It took me about three seconds after leaving the library to realize what I’d just agreed to – reading in public, dressed up, in heels, at the podium, in front of a crowd (the whole sanctuary, plus the social hall behind it, was filled for that service by the way, and if I’d known that ahead of time there would have been vomiting).


“Mommy, you look ill.”


“Are you gonna puke?”

At the same time, we had a weekly assignment in my Human Rights and Social Justice class (for social work school), to write a journal entry about the assignments and readings and anything else going on with us each week related to social justice. It was an opportunity to complain to our teacher, or consider new ideas, or confide internal conflicts or limitations or prejudices where no one else could read it.

My teacher was an African American man, with two young daughters, so when I knew I would be reading a piece from Ta-Nehisi Coates’s book, Between the World and Me, I wrote to him about my concerns, that I was usurping this story in some way, or misrepresenting it. I felt guilty in particular for taking this full-throated rant about race, and applying it to my own experiences, which are not about race at all. And I wanted permission to read it anyway, from a black man who could stand in for Ta-Nehisi Coates in a pinch. The teacher wrote back to me and told me to go for it, and be loud!

I read the two or three paragraphs to myself, and then to the dogs out loud, every day leading up to Yom Kippur, because I was terrified of reading in public, but also because reading it made me feel better. To write a book to your son, even if it is also a book to the world, is a way of saying – you matter. I would tell this story only to you. I have told this story only to you over and over again. I would spend years of my life talking to you and sharing with you even if no one else ever heard me, because this love between us deserves that level of effort and care and communication.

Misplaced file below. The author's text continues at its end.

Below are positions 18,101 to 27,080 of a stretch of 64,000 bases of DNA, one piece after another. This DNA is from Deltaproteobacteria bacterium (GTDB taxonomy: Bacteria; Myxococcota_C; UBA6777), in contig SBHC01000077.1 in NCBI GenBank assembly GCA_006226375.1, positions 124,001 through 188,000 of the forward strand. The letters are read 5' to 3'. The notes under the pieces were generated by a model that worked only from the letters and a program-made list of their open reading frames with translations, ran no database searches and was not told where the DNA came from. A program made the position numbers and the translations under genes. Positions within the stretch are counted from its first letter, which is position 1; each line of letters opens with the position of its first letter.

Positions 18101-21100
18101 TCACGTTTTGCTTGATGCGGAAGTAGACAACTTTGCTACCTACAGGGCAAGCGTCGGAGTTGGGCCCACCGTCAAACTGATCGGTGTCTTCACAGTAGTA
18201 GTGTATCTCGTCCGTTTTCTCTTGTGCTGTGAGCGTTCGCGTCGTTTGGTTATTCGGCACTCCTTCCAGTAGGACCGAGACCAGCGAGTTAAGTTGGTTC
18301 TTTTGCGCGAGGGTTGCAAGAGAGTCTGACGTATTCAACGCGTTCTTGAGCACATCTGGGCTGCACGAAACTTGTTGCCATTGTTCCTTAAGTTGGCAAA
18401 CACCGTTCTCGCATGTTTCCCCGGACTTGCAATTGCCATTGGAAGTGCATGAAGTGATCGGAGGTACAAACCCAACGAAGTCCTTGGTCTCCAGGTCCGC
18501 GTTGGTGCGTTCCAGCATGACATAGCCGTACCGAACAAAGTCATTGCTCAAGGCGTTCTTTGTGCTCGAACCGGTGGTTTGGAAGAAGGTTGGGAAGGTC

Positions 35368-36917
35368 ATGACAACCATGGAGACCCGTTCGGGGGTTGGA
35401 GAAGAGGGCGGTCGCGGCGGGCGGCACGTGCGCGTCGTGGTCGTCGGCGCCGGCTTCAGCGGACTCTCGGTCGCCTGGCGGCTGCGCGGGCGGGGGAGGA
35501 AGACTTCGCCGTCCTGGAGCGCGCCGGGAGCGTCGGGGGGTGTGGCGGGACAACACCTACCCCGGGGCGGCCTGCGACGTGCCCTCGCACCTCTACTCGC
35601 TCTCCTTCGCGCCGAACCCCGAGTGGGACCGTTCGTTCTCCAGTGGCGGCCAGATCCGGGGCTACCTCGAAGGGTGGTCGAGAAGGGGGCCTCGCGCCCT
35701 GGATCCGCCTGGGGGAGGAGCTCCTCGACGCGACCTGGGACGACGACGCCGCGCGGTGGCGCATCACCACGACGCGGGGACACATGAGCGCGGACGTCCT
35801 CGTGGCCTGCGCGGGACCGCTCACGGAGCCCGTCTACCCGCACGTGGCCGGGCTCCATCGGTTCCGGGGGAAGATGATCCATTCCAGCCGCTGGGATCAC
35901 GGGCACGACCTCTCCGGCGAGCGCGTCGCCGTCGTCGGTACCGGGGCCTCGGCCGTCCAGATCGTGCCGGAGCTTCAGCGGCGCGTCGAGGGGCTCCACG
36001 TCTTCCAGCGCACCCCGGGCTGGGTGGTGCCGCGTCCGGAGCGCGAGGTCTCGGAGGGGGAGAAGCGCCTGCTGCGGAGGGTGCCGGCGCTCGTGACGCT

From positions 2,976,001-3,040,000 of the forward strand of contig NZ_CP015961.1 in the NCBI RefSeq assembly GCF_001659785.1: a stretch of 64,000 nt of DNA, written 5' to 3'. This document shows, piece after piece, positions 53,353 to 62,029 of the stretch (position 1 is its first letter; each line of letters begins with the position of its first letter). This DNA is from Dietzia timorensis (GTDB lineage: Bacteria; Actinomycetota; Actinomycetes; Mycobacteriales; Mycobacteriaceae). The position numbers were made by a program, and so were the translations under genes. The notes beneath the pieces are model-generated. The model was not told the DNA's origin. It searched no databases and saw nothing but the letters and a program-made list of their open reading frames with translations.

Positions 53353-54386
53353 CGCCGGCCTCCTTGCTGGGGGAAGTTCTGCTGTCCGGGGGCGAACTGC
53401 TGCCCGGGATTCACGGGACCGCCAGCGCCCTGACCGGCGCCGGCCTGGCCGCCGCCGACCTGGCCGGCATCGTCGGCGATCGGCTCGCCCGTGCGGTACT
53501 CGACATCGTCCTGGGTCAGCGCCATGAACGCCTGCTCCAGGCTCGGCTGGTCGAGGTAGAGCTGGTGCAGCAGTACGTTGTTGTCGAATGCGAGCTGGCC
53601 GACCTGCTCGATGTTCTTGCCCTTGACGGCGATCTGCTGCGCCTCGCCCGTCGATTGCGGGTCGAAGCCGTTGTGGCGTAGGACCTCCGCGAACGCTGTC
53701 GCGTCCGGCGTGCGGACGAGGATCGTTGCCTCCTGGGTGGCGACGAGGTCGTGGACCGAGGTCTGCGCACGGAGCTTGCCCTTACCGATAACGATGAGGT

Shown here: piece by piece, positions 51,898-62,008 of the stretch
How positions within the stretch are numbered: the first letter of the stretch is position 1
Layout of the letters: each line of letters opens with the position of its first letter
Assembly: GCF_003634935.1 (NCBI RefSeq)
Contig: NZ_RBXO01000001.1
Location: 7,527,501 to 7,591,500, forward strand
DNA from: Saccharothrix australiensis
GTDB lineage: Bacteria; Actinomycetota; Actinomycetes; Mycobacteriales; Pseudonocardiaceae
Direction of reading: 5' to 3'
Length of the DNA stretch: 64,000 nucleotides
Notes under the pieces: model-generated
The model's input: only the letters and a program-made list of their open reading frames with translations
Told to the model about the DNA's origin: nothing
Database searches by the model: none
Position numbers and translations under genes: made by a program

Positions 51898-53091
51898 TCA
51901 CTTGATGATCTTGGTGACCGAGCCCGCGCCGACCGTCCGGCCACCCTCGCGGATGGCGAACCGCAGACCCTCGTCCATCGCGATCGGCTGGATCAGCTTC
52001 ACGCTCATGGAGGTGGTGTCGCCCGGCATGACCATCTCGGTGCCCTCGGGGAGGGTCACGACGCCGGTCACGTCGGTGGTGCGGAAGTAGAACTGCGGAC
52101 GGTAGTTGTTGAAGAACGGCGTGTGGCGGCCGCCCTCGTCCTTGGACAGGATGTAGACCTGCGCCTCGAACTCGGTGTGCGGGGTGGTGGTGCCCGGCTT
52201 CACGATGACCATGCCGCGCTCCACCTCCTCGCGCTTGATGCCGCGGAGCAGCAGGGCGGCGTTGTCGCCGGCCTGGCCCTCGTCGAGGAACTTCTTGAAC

Reading to the girls. Clearly they are fascinated.

The words, and the fact that I could hear them out loud in my own voice, were soothing. They reached into corners of my mind and body that are usually ignored. When I read the line “It is truly horrible to understand yourself as the essential below of your country,” I felt it deep in my bones. I don’t think this is necessarily how other people see me, but it is how I see myself: as subterranean. And I’ve taken the same comfort in the “struggle to understand” as Ta-Nehisi Coates has taken. I’m a writer because I need to be, because I have to struggle with how I see the world and myself every day.

The reality of the Martyrology was so much more powerful than I’d expected. First, the young man from the congregation spoke about how he’d grown up on Long Island, in a largely white town and largely white school and largely white synagogue, and it wasn’t until he went to the city for college that he met people whose experiences of the world were really different from his own. But it was the two speakers themselves, confronting us with the ways people like us have ignored them and mistreated them, which made the deepest impression on all of us. Everyone in the synagogue stood up and clapped when they were done, in the middle of the service, on Yom Kippur afternoon.

I was barely a blip in the program, but it meant a lot to me. Maybe people assumed I was just reading for Ta-Nehisi Coates, who for some reason could not make it to our Yom Kippur services on Long Island, but really, I was speaking or me, for the parts of me that have been ignored, mistreated, and pushed aside; the parts of me who rarely get to speak up in public, and be heard.